First prototype PCB. Any tips or pointers? (arduino giga hat)

Overall looks very good but a few pointers which will make things easier to read especially when your circuits get more complicated.

You don’t need to join all the GND and +5V symbols together. For example EEPROM_Socket1, pin 4 - you can just place a GND symbol right at the connector instead of running a wire to common GND.

Same with all your decoupling caps. You could even move them completely out of the way in order to make the schematic easier to read.


Knitpicking here but useful to get this right from the start.

Positive voltage symbols generally point upwards and negative down so try to stick to this space permitting.

If i had to glance quickly at that I would think it’s -5V

On the PCB, not sure what current you are pushing through the tracks but you can make the GND/5V traces slightly thicker than the signal traces.

Look at setting up power net classes before you start layout out the tracks. (I only found out about this after 6 months after using KiCad :slight_smile:

PCB Editor/File/Board Setup/Net Classes.

Create a new net class for Power with thicker tracks and then in assignments assign GND and +5V to that class. Then when you layout the tracks the power traces will be thicker than the signal tracks.

You should know what your manufacturer offers. I suppose that if such perforated line is only for you than no one cares, but if you want them to make scoring (not sure - I used dictionary - to make PCB thinner along that line) than you have to agree it with them.
When I ordered a set of 20+ small PCBs different sizes I placed them in 2mm distance (typical milling cutter used by my PCB manufacturer) and made it as a single PCB with 2mm gap with few small bridges over it and with so called mouse-bites. Here I found an example of it:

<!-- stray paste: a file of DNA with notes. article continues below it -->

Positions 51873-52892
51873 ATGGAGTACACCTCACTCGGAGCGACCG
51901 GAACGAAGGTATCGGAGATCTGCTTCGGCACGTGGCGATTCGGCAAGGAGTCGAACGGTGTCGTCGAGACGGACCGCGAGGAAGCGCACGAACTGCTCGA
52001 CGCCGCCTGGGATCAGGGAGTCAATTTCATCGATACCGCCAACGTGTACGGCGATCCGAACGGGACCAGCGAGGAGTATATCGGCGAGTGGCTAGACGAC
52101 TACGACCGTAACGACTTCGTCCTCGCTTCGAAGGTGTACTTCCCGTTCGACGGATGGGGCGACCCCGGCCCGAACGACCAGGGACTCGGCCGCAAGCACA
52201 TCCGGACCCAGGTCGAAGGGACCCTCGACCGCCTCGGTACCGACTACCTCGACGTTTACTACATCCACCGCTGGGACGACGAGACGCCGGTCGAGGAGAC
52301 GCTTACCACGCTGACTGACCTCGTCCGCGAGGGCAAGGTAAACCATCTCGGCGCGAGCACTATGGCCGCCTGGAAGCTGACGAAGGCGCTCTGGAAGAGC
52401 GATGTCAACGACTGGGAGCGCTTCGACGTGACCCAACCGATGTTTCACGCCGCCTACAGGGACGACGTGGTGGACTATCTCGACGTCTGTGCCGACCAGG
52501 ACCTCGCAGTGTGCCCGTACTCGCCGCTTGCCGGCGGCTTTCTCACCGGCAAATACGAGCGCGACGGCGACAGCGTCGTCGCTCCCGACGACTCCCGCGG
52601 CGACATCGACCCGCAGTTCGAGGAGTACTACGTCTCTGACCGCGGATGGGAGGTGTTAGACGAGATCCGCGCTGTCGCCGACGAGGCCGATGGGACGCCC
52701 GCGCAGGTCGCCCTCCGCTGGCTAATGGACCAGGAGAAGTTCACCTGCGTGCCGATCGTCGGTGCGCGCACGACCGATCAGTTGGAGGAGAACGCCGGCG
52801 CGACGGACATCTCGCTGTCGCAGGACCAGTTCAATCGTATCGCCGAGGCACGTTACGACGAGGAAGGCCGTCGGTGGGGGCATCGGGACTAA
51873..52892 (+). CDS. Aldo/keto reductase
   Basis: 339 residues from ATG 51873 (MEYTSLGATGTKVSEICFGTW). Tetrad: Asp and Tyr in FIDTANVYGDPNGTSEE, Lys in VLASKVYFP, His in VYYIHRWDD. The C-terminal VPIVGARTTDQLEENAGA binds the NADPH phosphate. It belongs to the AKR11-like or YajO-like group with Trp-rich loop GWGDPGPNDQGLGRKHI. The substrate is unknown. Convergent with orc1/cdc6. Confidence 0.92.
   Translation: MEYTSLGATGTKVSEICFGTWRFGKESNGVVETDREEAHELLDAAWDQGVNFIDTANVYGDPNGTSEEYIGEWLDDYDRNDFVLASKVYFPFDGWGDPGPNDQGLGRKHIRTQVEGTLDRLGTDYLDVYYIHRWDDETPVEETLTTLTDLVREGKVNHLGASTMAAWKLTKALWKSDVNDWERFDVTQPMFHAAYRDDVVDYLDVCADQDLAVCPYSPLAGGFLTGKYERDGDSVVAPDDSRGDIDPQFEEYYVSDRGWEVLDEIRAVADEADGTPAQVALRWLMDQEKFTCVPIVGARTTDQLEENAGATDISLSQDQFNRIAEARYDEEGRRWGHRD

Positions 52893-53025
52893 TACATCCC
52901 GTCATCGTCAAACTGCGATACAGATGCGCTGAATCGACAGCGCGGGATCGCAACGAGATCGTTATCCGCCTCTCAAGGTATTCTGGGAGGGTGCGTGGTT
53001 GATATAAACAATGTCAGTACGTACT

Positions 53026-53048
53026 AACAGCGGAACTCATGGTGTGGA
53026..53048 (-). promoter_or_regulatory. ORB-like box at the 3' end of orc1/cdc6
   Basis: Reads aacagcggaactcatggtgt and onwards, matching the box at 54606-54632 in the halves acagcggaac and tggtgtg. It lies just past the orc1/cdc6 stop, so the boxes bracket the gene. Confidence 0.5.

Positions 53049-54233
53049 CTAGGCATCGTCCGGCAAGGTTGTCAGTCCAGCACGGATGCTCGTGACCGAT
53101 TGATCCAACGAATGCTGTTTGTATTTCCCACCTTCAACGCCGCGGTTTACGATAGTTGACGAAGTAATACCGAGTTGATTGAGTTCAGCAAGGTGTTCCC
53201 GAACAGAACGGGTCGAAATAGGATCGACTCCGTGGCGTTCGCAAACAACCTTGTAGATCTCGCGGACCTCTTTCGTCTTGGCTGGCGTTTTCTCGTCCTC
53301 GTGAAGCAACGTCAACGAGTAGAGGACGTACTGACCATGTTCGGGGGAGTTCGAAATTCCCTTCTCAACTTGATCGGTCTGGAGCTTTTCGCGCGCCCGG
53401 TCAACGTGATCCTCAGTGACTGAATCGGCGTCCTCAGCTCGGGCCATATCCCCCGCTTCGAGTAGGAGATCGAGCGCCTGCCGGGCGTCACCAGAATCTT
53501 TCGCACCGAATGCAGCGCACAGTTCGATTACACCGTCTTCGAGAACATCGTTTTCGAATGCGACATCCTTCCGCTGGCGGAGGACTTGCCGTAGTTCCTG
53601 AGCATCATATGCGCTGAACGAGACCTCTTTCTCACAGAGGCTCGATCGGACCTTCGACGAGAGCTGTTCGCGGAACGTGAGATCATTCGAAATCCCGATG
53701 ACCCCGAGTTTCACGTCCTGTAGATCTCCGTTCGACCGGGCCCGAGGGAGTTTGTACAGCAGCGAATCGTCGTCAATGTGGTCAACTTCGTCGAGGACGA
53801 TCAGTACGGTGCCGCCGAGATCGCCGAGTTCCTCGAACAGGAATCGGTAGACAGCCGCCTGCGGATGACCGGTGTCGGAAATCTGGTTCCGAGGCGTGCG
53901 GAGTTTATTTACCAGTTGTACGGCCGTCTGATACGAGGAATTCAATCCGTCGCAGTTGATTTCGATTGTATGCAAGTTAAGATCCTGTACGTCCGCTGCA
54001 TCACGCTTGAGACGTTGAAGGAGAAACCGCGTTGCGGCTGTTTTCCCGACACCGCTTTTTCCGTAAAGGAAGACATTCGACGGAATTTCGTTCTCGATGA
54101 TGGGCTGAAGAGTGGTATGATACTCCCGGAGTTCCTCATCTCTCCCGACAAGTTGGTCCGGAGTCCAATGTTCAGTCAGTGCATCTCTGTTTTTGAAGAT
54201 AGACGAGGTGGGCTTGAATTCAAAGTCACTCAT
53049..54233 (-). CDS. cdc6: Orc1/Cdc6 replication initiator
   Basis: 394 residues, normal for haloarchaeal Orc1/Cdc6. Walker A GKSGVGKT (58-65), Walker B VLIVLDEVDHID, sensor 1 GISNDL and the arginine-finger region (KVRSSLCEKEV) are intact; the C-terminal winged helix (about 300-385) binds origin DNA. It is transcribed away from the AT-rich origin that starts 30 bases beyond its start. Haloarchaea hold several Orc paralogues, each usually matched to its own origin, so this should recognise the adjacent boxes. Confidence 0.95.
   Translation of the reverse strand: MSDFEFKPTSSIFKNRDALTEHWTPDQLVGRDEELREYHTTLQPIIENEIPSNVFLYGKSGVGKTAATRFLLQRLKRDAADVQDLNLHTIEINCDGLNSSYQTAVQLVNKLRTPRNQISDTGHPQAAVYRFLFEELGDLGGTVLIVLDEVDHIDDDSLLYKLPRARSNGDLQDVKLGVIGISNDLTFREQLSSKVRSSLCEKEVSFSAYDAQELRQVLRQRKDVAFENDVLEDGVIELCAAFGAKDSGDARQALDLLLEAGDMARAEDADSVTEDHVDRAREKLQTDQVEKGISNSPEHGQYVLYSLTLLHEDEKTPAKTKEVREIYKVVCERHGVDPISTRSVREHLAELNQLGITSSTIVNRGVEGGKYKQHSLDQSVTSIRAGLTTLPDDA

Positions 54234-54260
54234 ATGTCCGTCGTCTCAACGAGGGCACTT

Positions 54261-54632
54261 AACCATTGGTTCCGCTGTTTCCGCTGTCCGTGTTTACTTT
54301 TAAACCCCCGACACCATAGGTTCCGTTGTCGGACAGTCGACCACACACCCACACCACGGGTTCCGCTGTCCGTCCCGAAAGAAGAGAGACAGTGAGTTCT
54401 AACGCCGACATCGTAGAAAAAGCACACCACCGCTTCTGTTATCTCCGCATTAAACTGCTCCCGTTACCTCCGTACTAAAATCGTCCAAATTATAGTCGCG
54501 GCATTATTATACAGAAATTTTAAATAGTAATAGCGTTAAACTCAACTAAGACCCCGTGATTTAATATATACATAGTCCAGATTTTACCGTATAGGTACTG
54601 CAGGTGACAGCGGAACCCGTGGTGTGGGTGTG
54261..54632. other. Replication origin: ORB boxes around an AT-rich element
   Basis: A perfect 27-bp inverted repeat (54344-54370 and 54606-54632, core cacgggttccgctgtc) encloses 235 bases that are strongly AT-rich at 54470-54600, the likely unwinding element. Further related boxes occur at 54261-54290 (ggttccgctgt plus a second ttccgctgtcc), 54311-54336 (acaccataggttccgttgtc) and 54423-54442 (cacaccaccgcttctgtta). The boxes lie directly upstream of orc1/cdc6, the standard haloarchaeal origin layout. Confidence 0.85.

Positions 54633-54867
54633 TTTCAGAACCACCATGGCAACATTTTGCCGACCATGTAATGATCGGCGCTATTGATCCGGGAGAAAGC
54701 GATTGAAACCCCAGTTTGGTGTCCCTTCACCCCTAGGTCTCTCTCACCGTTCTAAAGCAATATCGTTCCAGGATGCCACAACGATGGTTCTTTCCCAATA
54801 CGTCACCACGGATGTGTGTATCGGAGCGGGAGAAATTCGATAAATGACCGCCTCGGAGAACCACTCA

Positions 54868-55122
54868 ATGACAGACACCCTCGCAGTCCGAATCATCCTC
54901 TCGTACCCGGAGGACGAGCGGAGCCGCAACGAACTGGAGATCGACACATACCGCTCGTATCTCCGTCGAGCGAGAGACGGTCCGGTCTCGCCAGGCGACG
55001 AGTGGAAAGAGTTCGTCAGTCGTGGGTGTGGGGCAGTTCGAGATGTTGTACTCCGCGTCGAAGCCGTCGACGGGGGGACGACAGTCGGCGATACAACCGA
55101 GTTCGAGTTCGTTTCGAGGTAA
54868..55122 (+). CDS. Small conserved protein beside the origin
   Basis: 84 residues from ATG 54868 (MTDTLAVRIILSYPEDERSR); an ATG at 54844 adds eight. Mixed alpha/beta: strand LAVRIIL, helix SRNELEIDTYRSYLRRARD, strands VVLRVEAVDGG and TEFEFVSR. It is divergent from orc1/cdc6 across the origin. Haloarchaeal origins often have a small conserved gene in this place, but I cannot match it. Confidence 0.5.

Other subjects:

  • most PCBs gain if you use GND zone,
  • VCC tracks width should be thought out.

For VCC connections I use many track width at the same PCB. For long connections I like to use 2mm track. For shorter and in crowded area it is not necessary so I use 1.3 or 1 or 0.7mm. To connect to small SMD pad I use even thinner (0.5mm) last track segments. For pull-up resistors (1mA current) I use 0.25mm VCC tracks to be able to go under 0603 resistors (imagine a 8 input set when each line have to be pulled up and go forward with the other resistor and you want to do it all using only top layer (bottom of my PCBs are continuous GND zone).

Good to know!

Does that also mean leaving them unconnected to the pinsockets in the schematic?

Coincidentally I was already doing that :smiley: After my post and upload I was staring at it for a while and remembered watching the tutorial from John’s basement where he spoke up about the thickness. I’ve increased the main voltage paths, where pathing allows it. I didn’t know how to set up the netclass so I hit Q for every path I drew :sweat_smile: